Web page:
4. Geralt in The Witcher: Granted, I’m using a GIF here that shows Geralt in his least curmudgeonly moment of the whole series, but I have a method to my madness because it boils down to this: There’s something about the Geralt-Jaskier relationship and that monstrously beautiful “Toss A Coin” song that made Geralt’s grunt-filled nature hit home. As a Witcher, he’s feared and ostracized for his mutant powers and potions and leather pants that reek of onions commingling with destiny. He’s more than underappreciated for slaying monsters, and he’s coped by shutting people out, but the Bard pushes his way into Geralt’s heart, to a point, before Geralt torpedoes the friendship. Yet when they meet again in Season 2, Geralt’s striking a different vibe. Because fate demanded it, he’s grown to be a father figure to Ciri, and Jaskier really lets Geralt have it. And somehow, an apology emerges, but don’t worry, Geralt will always be Geralt, and he won’t truly abandon his crotchety ways anytime soon.
3. Logan Roy in Succession: What else can I say here on Logan that hasn’t already been said in one of our own Brian Grubb’s Report Cards? I’ll give it a shot. Logan is the modern, cable news-pushing version of Shakespeare’s King Lear. He’s both malignant and magnetic, to the point where everyone is dying to actually hear Brian Cox tell them to f*ck off on the street. We never got to know the younger Logan (although we’ve seen a few glimpses while the series’ intro song plays), but there’s gotta be plenty there that’s worth watching, too. As Cox told us, he wants to see what made Logan slide from ambition to disillusionment, and everything that made him what he is today: the monster who everyone fears and is incrementally tearing Kendall’s soul to pieces. This show really came to a boil with Logan shutting down the three-piece coup, and the power-play spectacle is addictive. Season 4 can’t come soon enough.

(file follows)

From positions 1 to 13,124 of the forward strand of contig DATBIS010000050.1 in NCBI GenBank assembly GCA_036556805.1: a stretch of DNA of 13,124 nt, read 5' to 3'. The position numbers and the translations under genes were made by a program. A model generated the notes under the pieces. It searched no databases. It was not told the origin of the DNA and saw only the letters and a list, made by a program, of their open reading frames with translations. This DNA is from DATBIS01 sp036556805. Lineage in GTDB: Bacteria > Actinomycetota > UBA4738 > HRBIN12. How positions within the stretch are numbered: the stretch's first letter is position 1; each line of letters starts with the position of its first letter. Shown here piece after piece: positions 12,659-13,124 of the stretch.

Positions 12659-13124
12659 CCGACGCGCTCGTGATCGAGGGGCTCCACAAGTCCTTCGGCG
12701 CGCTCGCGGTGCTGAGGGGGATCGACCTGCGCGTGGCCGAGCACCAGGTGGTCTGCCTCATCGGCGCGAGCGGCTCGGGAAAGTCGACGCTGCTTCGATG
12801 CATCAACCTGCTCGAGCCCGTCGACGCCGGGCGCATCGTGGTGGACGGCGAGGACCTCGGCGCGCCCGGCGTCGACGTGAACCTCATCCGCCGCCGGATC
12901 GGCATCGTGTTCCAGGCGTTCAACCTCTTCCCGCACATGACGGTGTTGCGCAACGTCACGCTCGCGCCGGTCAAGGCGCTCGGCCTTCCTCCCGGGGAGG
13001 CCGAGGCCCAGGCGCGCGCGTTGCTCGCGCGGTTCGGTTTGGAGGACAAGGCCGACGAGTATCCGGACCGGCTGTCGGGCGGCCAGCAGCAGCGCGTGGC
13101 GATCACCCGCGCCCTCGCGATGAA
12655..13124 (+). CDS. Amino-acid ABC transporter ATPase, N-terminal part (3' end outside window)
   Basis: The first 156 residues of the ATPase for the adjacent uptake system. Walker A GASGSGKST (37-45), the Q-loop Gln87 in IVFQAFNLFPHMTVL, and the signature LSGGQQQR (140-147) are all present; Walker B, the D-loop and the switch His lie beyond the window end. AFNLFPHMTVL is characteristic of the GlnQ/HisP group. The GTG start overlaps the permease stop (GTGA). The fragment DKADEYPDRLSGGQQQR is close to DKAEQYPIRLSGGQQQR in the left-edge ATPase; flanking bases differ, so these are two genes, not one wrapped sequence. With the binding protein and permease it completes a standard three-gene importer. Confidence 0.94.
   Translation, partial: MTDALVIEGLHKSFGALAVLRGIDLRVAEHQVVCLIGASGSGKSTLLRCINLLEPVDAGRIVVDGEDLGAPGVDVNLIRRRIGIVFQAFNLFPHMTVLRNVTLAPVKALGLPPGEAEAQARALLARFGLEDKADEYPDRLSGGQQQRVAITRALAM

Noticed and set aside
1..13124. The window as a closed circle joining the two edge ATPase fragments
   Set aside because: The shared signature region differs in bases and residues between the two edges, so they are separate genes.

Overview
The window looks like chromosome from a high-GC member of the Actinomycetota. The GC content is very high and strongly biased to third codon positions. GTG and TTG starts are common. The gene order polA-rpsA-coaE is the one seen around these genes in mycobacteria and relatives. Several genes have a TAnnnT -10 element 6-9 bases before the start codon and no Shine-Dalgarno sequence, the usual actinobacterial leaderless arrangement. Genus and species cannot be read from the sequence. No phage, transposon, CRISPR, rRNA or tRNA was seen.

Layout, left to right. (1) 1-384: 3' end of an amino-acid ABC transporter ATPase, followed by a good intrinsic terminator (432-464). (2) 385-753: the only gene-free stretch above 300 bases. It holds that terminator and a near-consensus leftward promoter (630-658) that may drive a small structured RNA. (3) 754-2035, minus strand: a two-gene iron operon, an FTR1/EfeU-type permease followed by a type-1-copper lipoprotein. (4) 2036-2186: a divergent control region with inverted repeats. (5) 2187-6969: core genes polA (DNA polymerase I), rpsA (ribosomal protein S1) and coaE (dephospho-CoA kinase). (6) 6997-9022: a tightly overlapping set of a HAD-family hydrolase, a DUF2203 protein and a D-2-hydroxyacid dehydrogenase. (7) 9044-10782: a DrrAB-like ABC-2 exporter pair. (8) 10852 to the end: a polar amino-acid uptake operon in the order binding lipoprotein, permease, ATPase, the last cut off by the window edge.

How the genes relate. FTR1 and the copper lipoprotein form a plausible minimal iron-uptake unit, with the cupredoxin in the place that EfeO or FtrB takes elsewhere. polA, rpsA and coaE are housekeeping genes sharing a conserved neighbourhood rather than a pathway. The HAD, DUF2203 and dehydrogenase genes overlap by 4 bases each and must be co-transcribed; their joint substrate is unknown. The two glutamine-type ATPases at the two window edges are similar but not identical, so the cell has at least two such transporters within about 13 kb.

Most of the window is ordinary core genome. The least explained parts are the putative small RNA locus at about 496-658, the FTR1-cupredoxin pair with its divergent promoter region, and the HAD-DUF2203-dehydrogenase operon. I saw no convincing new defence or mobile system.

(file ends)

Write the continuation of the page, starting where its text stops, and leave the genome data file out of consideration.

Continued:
2. and 1. Helen in Mare Of Easttown and Deborah in Hacks
Brian Cox rules, but he can’t measure up to the lady who owned a doubleheader in 2021. Jean Smart, the undisputed queen of abrasive characters, gave us two varieties of curmudgeon in 2021. First, she gave us an irresistibly cranky Delco mother to Kate Winslet’s Curmudgeon Jr., and we really got to see where Kate’s detective received at least part of her disposition. Somewhere in all of this, too, Easttown (like all small towns) had an effect on all who resided there. Yet Smart’s cocktail-swilling grandma gave us plenty of laughs, despite the murder business hanging over the whole joint.
Then came Hacks, a show that made me cackle with glee at every turn. Seriously, it was the best day when I realized that I thought I was watching the season finale, only to discover that two more episodes awaited. That was Christmas in June, for real. As Vegas stand-up legend Deborah Vance, Jean is cranky and hilarious and captivating and frankly a bit insane. She, like Hannah Einbinder’s Ava, is navigating how to survive in a world where she’s newly considered an outcast, and she simply doesn’t have the warm and fuzzy ways to “nice” her way into a resolution. Deborah’s story has reached a pivotal point between seasons, but watching these two exchange blows and nods of respect — knowing that they need each other — is really something. Hannah Einbinder’s Ava holds her own, and Jean ends up giving as good as her character takes.
The Summer of Jean Smart is still real, and I’m thrilled to watch her pull that acerbic heft out and wield it with aplomb. We’ve could have seen this coming, with Jean’s recent turns in Watchmen, Dirty John, and Fargo positioning her for a prestige-TV takeover, but her starring turn in Hacks is a celebration. Jean Smart could teach a master class in curmudgeonry. All hail the Queen.